Scientists explain why more men contract coronavirus than women
As the coronavirus continues to cause havoc across the world, emerging statistics show that the virus—besides killing more elderly people—more men than women are dying.
It is a pattern occurring in almost every country as researchers frantically begin to collate data from national health authorities.
Whereas scientists have not pointed out the exact reasons, some arguments indicate that it may boil down to biology, lifestyle and behaviour.
For instance, in Kenya, while most of the victims who have succumbed to Covid-19 are reported to have had underlying ailments such as diabetes, the virus appears to pose a particular threat to men.
Out of the six people who have died from coronavirus in the country, five are men including a six-year-old boy.
“We are seeing with every country that provides us with sex-disaggregated data that men are more likely to die from the virus, anything from 10 per cent to more than twice as likely,” said Prof Sarah Hawkes, the director of the UCL Centre for Gender and Global Health in the UK.
And while scientists can’t say for certain why the current pandemic is discriminating by sex, it isn’t a total surprise.
“While scientists don’t know what’s causing the gender disparity in this current pandemic, smoking and drinking have been floated as possible theories.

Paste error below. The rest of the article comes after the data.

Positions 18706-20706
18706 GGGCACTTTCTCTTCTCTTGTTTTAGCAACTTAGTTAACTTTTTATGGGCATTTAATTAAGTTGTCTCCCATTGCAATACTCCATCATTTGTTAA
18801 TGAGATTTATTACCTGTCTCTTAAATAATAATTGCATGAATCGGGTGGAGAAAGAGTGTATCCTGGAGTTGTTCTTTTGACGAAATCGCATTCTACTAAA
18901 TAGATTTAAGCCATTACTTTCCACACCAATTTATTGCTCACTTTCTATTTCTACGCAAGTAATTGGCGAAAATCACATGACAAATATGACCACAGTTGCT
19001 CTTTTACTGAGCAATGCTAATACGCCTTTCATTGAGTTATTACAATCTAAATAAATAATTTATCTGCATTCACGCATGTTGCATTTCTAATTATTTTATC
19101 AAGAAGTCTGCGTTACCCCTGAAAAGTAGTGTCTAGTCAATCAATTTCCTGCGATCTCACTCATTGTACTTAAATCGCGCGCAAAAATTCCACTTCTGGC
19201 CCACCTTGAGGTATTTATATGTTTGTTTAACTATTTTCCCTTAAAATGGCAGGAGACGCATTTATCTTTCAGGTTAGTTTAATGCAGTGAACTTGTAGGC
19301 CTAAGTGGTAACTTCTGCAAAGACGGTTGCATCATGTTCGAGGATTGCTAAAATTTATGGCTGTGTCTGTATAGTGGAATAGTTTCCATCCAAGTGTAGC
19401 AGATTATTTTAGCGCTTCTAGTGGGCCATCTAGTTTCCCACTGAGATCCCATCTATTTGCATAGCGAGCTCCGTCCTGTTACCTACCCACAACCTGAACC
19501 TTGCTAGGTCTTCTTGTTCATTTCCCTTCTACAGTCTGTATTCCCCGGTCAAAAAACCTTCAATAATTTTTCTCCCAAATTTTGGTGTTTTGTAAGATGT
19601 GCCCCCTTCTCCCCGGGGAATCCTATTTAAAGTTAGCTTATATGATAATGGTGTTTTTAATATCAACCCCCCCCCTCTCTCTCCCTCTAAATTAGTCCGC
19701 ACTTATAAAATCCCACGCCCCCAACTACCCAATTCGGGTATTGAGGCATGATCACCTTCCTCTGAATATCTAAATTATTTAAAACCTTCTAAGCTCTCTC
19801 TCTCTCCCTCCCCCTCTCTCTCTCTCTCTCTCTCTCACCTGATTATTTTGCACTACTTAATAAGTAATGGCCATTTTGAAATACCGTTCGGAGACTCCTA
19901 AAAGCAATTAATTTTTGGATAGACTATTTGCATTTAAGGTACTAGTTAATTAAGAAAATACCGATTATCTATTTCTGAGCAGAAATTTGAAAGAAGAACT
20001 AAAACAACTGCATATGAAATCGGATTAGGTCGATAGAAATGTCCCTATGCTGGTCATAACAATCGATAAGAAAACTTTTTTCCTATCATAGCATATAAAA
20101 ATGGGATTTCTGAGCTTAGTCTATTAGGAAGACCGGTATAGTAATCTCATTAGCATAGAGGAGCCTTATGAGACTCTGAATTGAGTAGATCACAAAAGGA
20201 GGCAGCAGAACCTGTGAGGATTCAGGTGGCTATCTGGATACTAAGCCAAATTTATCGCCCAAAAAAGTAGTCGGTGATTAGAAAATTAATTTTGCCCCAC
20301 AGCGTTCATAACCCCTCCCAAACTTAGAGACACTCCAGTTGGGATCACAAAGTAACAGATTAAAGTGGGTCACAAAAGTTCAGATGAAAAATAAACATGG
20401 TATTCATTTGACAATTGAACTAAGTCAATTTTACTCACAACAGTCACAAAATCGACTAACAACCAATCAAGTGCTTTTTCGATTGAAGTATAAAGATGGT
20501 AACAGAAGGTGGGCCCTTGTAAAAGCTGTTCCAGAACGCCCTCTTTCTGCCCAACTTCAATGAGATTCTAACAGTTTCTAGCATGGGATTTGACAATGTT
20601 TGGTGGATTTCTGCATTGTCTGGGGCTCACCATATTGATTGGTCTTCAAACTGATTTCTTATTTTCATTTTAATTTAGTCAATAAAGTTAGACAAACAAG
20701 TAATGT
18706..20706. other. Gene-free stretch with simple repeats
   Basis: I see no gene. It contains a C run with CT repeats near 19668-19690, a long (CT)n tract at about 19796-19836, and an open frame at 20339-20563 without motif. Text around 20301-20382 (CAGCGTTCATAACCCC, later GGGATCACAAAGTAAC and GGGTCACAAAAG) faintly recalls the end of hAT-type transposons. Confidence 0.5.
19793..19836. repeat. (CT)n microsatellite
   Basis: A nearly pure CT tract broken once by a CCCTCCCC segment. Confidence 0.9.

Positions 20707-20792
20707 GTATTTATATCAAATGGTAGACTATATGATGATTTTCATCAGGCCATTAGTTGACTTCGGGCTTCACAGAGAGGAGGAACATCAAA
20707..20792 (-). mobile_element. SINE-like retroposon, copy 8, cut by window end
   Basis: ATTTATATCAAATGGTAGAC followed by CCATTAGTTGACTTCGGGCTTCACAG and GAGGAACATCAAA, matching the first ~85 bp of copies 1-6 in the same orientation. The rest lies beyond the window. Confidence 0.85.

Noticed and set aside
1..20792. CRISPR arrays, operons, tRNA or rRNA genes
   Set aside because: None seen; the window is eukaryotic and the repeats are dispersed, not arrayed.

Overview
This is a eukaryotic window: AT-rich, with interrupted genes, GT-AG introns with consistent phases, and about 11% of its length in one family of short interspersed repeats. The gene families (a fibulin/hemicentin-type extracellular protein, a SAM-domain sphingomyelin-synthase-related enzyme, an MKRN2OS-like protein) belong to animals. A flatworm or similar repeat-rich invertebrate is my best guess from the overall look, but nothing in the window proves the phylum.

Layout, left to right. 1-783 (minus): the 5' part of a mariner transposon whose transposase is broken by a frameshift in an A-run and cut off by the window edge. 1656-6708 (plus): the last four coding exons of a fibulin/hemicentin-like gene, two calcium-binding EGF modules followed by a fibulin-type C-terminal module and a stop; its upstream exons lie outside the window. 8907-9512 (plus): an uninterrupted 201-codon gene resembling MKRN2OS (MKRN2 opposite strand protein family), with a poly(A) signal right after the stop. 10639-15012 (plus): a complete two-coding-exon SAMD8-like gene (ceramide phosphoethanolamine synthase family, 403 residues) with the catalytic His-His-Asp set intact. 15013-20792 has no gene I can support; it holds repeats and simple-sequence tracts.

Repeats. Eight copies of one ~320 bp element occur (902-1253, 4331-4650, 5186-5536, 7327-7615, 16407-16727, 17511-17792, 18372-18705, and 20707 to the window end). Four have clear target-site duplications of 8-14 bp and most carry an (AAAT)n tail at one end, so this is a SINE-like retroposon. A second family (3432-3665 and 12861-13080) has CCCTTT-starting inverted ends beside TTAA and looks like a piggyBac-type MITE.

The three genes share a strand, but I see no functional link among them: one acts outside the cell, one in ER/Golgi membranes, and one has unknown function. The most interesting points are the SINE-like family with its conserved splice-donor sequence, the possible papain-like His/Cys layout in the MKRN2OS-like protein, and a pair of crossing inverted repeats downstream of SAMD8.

Historically, men smoke more than women and the difference is particularly large in China, where nearly 50 per cent of men, but less than three per cent of women, smoke,” The Wired, a UK media outlet reported.
The discrepancy was first noticed in China. An analysis of 44,672 confirmed cases from late 2019, when the virus first emerged in the city of Wuhan, up to February 11, found the death rate among men was 2.8 per cent compared to 1.7 per cent among women.
Italy, whose death toll surpassed China’s on March 19, has followed a similar trend with a case fatality rate of 10.6 per cent in men, compared with six per cent in women, according to the country’s national health institute.
Even as opinion is divided in Kenya on the reasons leading to more men succumbing to the virus than women, culturally being the breadwinners, men are exposed to more interactions than their female folk. Out of the 172 confirmed cases, 100 are men, compared to 72 women.
Various experts who spoke to the People Daily gave varied explanations for the trend. Prof Matilu Mwau, a lead researcher in virology at the Kenya Medical Research Institute (Kemri), said scientists are still grappling with many questions about Covid-19, one of them being its heavy impact on men.
“We don’t know why there are more men dying than women from this pandemic. Those are among the research questions that Kemri scientists have begun to interrogate,” he said yesterday.
He revealed the medical research fraternity increasingly believes that the virus is affecting different populations differently in the West and Africa, including the fact that it affects older populations more.
This, he said, explains why Africa with largely a youthful population is not as badly affected as Europe, which has a predominantly elderly population.